Jo-Ann Brant, currently an adjunct professor at Goshen College, has worked at GC as a professor and academic dean since 1993. She is also known for her unexpected friendship with a squirrel named Patch. They can often be seen sharing acorns on Patch’s stomping grounds, the grassy area between the Administration Building and Westlawn Dining Hall.

Brant has a relationship with the woodland creature that would normally be held exclusively by Disney princesses. Patch always comes running at the sound of her voice, and the story of when they first met sounds very much like a fairytale.

One day, about three years ago while Brant was leaving campus, a young, black squirrel came sprinting towards her. To Brant’s surprise, the animal sat at her feet and stared up at her. She decided to name the squirrel “Patch” because she had a small off-colored patch of fur on her right elbow. From that moment onward, Patch would interact with Brant each time that she saw her, and Brant’s reputation as the squirrel whisperer began.

She says that Patch was always very brazen in terms of her behavior; she would sometimes climb into Brant’s jacket pocket while looking for nuts. Unfortunately, Patch once bit off more than she could chew when she wandered into the Westlawn Dining Hall.

She had followed students into the dining hall but quickly realized that the noisy and crowded space no place for a squirrel. Brant explained that, after that day, Patch became more reserved.

With time and food-motivated coaxing, Patch became comfortable with Jo-Ann again. Brant usually keeps nuts for Patch in her pockets in case they encounter each other, but she said, “I make sure never to give her my last nut or call attention to myself if I don’t have any on me.”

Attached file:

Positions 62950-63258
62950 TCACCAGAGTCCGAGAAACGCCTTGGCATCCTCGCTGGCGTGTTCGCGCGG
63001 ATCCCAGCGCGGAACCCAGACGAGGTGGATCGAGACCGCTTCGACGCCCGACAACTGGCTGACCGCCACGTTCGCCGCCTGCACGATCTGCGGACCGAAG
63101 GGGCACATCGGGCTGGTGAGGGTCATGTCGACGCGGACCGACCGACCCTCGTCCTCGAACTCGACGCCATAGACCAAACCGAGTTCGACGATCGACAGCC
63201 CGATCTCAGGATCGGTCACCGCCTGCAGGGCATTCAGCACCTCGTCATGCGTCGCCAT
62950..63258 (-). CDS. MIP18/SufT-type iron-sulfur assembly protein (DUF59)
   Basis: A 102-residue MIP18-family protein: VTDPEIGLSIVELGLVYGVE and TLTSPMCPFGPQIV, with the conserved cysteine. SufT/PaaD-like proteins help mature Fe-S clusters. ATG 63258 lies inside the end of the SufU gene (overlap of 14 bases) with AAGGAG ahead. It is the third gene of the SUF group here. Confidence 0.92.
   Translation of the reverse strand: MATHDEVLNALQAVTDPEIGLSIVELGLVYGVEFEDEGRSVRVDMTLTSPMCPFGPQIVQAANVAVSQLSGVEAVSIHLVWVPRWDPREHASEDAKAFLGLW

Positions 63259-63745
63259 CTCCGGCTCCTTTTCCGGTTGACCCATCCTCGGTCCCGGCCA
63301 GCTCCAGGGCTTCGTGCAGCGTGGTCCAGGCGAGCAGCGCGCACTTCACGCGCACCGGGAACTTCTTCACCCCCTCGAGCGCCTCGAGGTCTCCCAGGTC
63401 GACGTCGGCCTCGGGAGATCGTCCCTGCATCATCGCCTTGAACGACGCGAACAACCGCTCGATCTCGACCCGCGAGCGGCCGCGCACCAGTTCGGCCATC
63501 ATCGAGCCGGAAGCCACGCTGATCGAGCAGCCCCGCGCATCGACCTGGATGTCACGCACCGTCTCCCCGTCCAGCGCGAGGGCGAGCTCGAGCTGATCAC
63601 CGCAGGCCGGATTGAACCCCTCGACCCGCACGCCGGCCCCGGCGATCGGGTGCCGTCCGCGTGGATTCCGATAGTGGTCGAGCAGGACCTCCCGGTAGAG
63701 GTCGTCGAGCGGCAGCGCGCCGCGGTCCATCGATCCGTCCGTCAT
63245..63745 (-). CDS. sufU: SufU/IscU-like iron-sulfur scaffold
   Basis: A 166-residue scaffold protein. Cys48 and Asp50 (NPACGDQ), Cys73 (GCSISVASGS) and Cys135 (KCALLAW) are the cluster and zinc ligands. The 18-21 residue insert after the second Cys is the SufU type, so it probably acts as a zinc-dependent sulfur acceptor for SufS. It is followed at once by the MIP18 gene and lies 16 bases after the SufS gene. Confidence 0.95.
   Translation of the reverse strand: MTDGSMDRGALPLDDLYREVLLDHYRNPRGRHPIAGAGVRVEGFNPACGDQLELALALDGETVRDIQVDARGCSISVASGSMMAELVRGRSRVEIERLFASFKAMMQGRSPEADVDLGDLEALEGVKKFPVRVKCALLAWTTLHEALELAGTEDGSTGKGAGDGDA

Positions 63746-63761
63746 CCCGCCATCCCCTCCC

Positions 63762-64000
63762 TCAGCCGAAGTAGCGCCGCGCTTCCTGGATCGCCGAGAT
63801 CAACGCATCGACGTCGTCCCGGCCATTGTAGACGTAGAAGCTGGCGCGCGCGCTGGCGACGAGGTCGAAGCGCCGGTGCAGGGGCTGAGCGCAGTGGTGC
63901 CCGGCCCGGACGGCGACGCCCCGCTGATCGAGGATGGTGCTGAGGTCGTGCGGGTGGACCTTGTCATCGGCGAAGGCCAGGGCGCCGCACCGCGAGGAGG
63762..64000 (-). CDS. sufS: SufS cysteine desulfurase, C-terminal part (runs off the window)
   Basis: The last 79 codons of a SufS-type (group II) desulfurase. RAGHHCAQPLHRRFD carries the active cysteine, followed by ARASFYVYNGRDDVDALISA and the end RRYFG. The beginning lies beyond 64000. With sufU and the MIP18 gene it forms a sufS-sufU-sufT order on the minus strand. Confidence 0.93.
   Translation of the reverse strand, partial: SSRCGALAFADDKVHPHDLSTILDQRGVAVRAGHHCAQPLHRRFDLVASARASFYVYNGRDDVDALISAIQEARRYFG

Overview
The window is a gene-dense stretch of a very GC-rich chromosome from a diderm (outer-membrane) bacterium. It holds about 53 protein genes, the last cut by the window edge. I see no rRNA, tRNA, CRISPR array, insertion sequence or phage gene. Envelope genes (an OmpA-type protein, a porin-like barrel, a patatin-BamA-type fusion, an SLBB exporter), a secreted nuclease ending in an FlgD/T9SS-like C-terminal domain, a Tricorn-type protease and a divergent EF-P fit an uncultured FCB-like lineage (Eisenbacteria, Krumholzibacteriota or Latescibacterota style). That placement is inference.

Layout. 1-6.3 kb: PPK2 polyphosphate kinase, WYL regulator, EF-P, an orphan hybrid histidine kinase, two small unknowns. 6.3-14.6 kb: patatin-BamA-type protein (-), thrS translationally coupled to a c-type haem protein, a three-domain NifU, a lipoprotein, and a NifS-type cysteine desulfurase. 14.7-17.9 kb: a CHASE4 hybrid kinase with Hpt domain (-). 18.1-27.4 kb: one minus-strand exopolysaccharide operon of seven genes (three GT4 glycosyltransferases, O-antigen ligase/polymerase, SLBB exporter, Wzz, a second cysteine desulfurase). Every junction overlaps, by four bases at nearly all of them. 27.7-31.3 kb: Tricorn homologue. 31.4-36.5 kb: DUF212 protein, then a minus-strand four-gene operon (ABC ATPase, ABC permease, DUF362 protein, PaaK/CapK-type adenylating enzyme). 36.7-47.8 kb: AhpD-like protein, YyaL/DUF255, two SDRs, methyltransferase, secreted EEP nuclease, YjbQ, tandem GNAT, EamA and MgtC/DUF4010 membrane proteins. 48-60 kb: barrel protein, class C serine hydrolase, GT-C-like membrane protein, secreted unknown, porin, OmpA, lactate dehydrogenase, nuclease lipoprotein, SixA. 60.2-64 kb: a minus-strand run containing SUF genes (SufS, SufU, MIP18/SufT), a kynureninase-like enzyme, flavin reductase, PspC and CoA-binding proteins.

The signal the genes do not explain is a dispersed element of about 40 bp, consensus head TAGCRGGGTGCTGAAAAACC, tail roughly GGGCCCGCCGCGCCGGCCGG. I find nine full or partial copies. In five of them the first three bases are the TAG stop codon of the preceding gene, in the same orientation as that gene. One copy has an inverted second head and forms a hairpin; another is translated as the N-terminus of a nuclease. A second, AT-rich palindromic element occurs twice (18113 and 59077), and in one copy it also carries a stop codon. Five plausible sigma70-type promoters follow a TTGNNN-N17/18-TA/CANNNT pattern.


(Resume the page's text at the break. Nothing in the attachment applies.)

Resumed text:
That became a habit after Patch attempted to follow Brant across College Avenue. Little did Patch know, Brant had run out of snacks.

“Patch is very persistent.”

It was when Patch was pregnant that Brant realized that Patch was, indeed, female. Patch had three kits — or baby squirrels — last year. She had three more kits last spring, but they did not survive. Unfortunately, Brant witnessed Patch carry three dead kits out of her nest.

Brant, who has stuck by Patch, expressed that her relationship with the squirrel is the result of her own desire to have a pet. “Our cat died a number of years ago, and my husband and I decided that we shouldn’t get another pet until we are a little more homebound.”

Although Brant would love to once again own a pet, she is waiting until she has more time in her life to devote to an animal.

And while Brant enjoys her relationship with Patch, she also understands that Patch isn’t a domesticated animal. She does not attempt to hold or pet Patch because she wants to protect herself from any diseases that Patch could be carrying.

Brant also wants the students of Goshen College to know that they should not attempt to touch or even feed the squirrels on campus.

On one occasion, Brant saw Patch carry an entire slice of pizza up the side of the Kulp fire escape and tuck it into the ivy before hopping back down the stairs. Brant knows it’s a ridiculous sight, but she said pizza is not something that squirrels should be eating. She has noticed some of the squirrels on campus have tumors or are very overweight. She worries about students, who probably have good intentions, that are unknowingly making the squirrels sick by feeding them human food.

“Questions get raised about the ethics of human interaction with animals,” she said.

The traces GC community members leave on campus can directly impact the lives of other living creatures, such as squirrels.

The decisions that Goshen College students make when considering how they interact with the campus wildlife determines the future health of GC’s unofficial mascot.